First Solar (NASDAQ: FSLR) has been one of the solar industry's leaders since the early 2000s, pushing costs lower and developing some of the largest solar power plants in the world. But until recently, it hasn't done much to add energy storage to its solar power plants.
That changed this week when the company announced it would build a solar-plus-storage plant for Pinnacle West Capital Corp.'s (NYSE: PNW) Arizona Public Service subsidiary. The plant will store the electricity it generates during the day for delivery during the high-demand period between 3 p.m. and 8 p.m., extending the clean energy hours for the grid.
Image source: First Solar.
First Solar's move into energy storage
The 65 MW solar power plant will be paired with a 50 MW, 135 MW-hr energy storage system. To put that into perspective, the system will be able to store solar electricity from the power plant after producing at full capacity for just over two hours, and then provide more than two and a half hours' worth of power at its full discharge rate. The plant is expected to be complete by 2021.
APS has signed a 15-year power purchase agreement to buy electricity from the project. As I mentioned, the intent is to use most of the energy between 3 p.m. and 8 p.m. -- a period when the Arizona grid hits peak consumption, and which also happens to coincide with the sun going down.
The design of this solar-plus-storage plant shows that solar energy is now competing with fossil fuels on a nearly 24 hour a day basis now.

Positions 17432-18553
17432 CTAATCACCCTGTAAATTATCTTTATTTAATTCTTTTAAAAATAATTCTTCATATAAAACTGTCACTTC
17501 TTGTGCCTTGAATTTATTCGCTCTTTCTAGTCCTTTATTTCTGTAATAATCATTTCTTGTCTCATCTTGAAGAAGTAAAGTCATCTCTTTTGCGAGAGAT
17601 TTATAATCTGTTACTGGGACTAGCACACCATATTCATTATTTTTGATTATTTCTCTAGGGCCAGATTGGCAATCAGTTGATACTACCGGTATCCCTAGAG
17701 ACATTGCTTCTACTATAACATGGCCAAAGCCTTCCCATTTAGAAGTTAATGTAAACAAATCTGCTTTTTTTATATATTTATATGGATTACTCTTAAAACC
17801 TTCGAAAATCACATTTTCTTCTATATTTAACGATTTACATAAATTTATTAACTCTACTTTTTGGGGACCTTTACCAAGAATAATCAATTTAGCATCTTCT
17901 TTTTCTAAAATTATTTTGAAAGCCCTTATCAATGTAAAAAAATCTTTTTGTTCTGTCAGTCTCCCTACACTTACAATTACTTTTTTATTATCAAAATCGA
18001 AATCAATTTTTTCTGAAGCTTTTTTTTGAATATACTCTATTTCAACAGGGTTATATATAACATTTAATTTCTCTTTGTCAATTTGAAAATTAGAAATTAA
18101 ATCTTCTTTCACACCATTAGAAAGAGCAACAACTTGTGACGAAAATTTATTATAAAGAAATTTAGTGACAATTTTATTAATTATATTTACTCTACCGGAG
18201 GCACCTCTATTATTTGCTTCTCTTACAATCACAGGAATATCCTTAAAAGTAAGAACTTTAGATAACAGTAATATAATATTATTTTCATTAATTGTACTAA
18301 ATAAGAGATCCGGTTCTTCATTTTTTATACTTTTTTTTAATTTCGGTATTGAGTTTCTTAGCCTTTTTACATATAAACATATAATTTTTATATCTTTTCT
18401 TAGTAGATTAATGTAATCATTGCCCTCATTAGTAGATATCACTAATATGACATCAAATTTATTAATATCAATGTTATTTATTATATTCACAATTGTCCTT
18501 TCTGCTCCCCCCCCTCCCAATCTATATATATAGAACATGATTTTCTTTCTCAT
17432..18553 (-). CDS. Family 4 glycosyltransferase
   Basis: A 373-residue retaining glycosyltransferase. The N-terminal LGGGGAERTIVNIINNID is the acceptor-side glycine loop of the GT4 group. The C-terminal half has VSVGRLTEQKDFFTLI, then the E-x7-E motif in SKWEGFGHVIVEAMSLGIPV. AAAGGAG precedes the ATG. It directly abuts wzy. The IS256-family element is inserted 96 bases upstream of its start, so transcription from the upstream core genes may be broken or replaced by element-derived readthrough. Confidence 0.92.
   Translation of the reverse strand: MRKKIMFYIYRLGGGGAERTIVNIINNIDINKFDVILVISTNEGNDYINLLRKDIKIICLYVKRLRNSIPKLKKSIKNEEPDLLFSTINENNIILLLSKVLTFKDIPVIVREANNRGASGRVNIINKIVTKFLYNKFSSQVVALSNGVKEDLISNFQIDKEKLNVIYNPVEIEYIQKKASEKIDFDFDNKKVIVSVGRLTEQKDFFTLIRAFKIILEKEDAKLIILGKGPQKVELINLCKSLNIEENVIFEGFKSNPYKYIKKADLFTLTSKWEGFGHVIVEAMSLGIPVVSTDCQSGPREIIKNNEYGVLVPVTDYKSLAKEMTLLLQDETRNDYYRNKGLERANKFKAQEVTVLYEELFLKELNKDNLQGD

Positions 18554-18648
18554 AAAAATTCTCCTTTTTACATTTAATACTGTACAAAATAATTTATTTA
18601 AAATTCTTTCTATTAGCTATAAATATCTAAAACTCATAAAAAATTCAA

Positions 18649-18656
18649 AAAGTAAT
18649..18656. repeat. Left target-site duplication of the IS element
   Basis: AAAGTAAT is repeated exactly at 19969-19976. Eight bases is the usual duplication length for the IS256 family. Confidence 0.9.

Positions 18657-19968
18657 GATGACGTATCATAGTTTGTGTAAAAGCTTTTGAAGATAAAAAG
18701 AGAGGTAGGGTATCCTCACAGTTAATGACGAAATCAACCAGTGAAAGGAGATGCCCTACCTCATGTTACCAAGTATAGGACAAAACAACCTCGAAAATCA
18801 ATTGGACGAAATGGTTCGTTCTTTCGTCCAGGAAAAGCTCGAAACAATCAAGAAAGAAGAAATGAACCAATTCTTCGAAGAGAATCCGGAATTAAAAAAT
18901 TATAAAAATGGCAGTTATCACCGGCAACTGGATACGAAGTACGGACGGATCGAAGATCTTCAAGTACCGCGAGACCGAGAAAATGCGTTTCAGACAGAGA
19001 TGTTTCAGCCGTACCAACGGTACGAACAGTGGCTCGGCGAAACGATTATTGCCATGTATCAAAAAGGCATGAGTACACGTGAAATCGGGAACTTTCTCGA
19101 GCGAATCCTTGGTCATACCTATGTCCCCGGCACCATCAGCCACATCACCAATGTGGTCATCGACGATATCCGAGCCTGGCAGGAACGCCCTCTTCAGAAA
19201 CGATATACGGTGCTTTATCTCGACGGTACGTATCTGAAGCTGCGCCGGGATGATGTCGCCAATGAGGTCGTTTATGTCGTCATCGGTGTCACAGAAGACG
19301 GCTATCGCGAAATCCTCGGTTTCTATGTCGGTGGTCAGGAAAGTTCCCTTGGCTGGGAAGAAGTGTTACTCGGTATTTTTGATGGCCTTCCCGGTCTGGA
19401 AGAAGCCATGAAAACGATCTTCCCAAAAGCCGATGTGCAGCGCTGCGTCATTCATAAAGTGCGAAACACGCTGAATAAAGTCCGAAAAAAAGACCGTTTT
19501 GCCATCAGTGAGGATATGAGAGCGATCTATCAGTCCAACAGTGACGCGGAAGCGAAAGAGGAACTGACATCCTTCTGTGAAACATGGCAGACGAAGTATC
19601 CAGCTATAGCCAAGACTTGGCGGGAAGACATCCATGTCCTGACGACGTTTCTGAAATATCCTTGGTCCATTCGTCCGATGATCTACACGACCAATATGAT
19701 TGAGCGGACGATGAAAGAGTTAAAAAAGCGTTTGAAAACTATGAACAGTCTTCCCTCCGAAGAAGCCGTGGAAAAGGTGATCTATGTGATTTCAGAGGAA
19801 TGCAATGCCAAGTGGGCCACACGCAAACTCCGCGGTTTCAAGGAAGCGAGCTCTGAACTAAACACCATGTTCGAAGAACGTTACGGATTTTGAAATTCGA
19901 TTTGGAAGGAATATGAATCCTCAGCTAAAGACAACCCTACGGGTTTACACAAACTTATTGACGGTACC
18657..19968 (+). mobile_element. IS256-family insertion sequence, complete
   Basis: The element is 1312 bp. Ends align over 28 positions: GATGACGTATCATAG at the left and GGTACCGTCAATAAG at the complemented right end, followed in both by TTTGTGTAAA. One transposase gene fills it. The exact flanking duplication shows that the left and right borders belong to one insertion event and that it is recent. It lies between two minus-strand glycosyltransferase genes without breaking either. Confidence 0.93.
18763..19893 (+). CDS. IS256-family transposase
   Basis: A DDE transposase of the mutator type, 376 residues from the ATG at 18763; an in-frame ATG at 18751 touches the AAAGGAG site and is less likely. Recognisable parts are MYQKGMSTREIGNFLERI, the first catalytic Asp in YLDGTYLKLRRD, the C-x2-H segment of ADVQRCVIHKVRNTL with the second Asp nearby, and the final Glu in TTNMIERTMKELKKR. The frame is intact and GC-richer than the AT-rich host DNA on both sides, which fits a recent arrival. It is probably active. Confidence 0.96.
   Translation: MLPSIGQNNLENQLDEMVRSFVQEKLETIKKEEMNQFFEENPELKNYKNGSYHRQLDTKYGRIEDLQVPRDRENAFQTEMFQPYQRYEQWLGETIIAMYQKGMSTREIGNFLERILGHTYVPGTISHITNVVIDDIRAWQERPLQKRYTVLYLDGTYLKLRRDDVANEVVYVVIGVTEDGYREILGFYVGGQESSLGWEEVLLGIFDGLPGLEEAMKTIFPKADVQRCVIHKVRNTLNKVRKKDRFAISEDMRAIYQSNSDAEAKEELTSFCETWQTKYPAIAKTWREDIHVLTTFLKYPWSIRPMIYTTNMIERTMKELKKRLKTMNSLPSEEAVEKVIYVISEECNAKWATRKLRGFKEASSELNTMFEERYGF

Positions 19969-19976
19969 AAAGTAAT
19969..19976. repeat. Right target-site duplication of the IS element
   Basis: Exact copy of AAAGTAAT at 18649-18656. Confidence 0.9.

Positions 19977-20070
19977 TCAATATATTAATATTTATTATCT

A new growth opportunity
Energy storage opens up some important opportunities for the solar power plants. First, it expands the market potential. One of the main criticisms of solar has long been that it's a volatile power source and only provides energy during daylight hours. That narrative holds less water once the addition of energy storage allows solar power plants deliver electricity as needed to utilities, and with less volatility.
The second opportunity for a developer like First Solar is that energy storage is a big revenue opportunity. A solar-plus-storage power plant will naturally cost more than a solar-only power plant, and since new solar panel capacity isn't needed, the additional revenue is entirely incremental. If storage can be added to more power plants, it could help drive the company's growth.
First Solar developing more differentiation
As competitors begin to build their own solar-plus-storage platforms, it's important for First Solar to begin playing in this segment of the industry. It'll open new market opportunity for developers and utilities who are looking for solar-plus-storage capabilities and potentially provide incremental revenue for First Solar. And the fact that solar energy is now competing with natural gas, coal, and wind to meet customers' needs during evening hours could be a game-changer in the long term.
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